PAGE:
Long winning streaks becoming the norm for ASU women's tennis doubles pair

In their second year playing together, senior Kassidy Jump and sophomore Sammi Hampton have reached new heights

Senior Kassidy Jump and sophomore Sammi Hampton started playing doubles together last season, and the chemistry they have developed has taken their game to the next level in 2016-17.

“Oh, I love it, I just love playing with her,” Hampton said of playing with Jump. “We already have that chemistry going, and we know what were supposed to do.”

In their time together the duo has enjoyed long winning streaks. From late January to early April of last season, the pair compiled a 15-game win streak, in route to a 28-8 overall record. 

This season, after a loss at the Tennessee Fall Invitational, the pairing went on another run, winning 11 consecutive matches from Oct. 29 to March 3. They earned back-to-back wins against then-No. 16 South Carolina and then-No. 9 Texas Tech ,respectively, in late January – without surrendering a game.

Erick Fowler | The State Press

"ASU women's tennis: comparing this year to last year." Graphic published Monday, March 27, 2017.

“Honestly, in Texas we just played that well,” Jump said. “Those teams we played, especially South Carolina, are really good doubles teams. We didn’t give them a chance and took advantage of everything.”

Although Jump and Hampton play on court three, a one-set match against collegiate competition is never a given. If anything, it is proof of ASU’s depth in doubles. On many teams the duo — known by their teammates as “Fist Pump” and “Sammi Hampster” — could play and win on court one.

To have success in doubles, head coach Sheila McInerney has constantly preached first-ball in. Generally, if the server can put the first serve in play 70 percent of the time, the returner will just look to keep the ball in play, and this has allowed Jump and Hampton to dictate rallies.

On the contrary, a lower percentage of first serves and returns gives the opponent an opportunity to aggressively return a weaker second serve. In the eyes of McInerney this, combined with too many unforced errors, is where all three of ASU doubles pairs run into trouble.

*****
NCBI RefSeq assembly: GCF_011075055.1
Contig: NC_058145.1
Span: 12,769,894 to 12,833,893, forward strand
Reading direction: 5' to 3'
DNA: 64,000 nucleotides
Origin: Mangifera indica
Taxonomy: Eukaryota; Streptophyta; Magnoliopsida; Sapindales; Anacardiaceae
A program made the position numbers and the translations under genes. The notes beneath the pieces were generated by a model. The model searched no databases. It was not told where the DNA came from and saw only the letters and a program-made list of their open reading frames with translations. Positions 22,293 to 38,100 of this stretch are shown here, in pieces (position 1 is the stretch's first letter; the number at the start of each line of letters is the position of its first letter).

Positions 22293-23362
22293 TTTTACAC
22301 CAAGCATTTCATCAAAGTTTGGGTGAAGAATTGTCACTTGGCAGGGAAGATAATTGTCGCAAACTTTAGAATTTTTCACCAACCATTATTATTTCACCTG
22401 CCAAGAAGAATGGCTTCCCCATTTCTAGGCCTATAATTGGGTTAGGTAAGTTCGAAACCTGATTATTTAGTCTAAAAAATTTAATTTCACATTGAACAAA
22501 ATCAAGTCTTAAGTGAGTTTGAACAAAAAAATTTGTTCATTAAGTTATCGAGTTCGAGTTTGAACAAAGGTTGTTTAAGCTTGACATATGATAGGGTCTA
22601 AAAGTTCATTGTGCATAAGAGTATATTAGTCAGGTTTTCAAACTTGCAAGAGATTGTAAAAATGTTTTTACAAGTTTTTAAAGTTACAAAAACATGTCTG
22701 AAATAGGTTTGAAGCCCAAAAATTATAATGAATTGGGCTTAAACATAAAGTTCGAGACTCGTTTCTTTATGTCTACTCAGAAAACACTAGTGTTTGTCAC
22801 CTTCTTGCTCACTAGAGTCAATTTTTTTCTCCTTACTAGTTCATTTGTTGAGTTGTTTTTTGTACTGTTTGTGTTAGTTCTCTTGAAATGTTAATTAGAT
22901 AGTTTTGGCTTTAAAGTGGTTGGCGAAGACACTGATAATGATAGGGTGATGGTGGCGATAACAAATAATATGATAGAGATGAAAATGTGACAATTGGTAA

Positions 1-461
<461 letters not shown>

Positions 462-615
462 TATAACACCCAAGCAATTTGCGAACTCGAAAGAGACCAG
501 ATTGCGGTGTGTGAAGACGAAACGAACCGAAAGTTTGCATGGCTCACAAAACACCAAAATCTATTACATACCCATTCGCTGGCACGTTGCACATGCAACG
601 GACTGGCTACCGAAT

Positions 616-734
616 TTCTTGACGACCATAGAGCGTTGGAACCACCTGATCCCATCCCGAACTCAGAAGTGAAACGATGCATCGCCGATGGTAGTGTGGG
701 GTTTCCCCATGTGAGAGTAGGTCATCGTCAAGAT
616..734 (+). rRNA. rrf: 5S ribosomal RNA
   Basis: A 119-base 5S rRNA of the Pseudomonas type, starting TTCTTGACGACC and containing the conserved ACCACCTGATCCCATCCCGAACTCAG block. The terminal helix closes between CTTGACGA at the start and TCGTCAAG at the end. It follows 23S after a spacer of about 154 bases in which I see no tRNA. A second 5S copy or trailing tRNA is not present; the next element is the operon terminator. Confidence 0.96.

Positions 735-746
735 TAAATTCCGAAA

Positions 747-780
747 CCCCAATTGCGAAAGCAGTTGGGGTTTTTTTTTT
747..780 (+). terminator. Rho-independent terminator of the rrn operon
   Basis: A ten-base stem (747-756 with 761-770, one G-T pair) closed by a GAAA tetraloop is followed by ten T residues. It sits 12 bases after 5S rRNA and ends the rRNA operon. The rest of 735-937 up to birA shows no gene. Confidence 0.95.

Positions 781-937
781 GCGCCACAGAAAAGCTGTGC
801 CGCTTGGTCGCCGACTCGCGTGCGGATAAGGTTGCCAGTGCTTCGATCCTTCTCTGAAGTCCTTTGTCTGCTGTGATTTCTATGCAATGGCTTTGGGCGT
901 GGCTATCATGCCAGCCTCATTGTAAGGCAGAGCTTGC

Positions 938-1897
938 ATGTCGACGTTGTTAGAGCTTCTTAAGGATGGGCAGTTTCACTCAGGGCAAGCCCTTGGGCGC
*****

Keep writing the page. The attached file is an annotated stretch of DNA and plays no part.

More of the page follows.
“Sammi (Hampton) is serving a lot bigger and Kassidy (Jump) continues to return well,” McInerney said. “In doubles, if you can serve and return well, I think good things happen, and they do get along well on the court.”

Hampton reinjured her shin, an injury from last season, in her singles match against Texas Tech. She did not hit a ball in practice for three weeks but did not miss any matches. Jump practiced with senior Gussie O’Sullivan, who she played doubles with when Hampton missed time last year. Once their match started, she said it was easy to get in rhythm with Hampton.

“Sammi (Hampton) and I have been playing for a long time now, so we just get right back into it," Jump said.

After a loss to then-No.14 Pepperdine and unfinished matches against No. 2 Ohio State and Utah respectively, Jump and Hampton started a new winning streak.

This four-match streak, albeit smaller than the previous two, was impressive nonetheless. It included back-to-back wins at Stanford and Cal. The win against the Cardinal clinched the doubles point for the Sun Devils.

“Kassidy (Jump) and Sammi (Hampton) continue to be a great spot for us in the doubles,” McInerney said after the match with Cal.

They attribute a lot of their success this season to playing together all last year, a luxury the other two pairings don't possess.

Senior Alex Osborne and junior Nicole Fossa-Huergo on court one, along with junior Kelley Anderson and freshman Savannah Slaysman the second court both started playing together last fall. Fossa-Huergo and Anderson transferred from Armstrong State and Baylor respectively, and Osborne won the 2016 Pac-12 doubles championship with then-senior and current graduate assistant coach Ebony Panoho.

Picking a partner that meshes well with your style of play is key, and Jump said that played a role in developing camaraderie with Hampton.

“She hits a big ball and I hit a big ball, I look to try and set her up when I am at the baseline,” Jump said. “I don’t usually move a ton at the net — that is kind of how I have always been, but as my years have progressed here, I try to move as much as I can. She has a big serve, so I try to take advantage. On the opponents return, if I can move off that (Hampton’s big serve,) I try to do that.”

Three basic formations are typically used in doubles. The up-and-back formation places one player on the baseline and the other player in the box near the net, depending on what service box the ball is served to. The both-up formation places one player in the deuce service box and the other stands in the ad service box. Finally, the both-back formation places both players on the baseline.

Hampton said she and Jump prefer a simplified strategy.

“We don’t do too many formations, which I think is good for us,” Hampton said. “Kassidy (Jump) hits a big ball that I can move off, I hit a big serve that she can move off, and it’s great because we have a lot of fun with it. We’re not too hard on ourselves.”

During her freshman year, Hampton realized what it takes to succeed at the collegiate level, and she and Jump want continue executing.

“We knew the teams were going to be tough, but we knew our game plan. We said let’s just be solid and make our returns, but be aggressive at the same time, and honestly I guess that is all you have to do at this level."

Reach the reporter at jpjacqu1@asu.edu or follow @joejacquezaz on Twitter.

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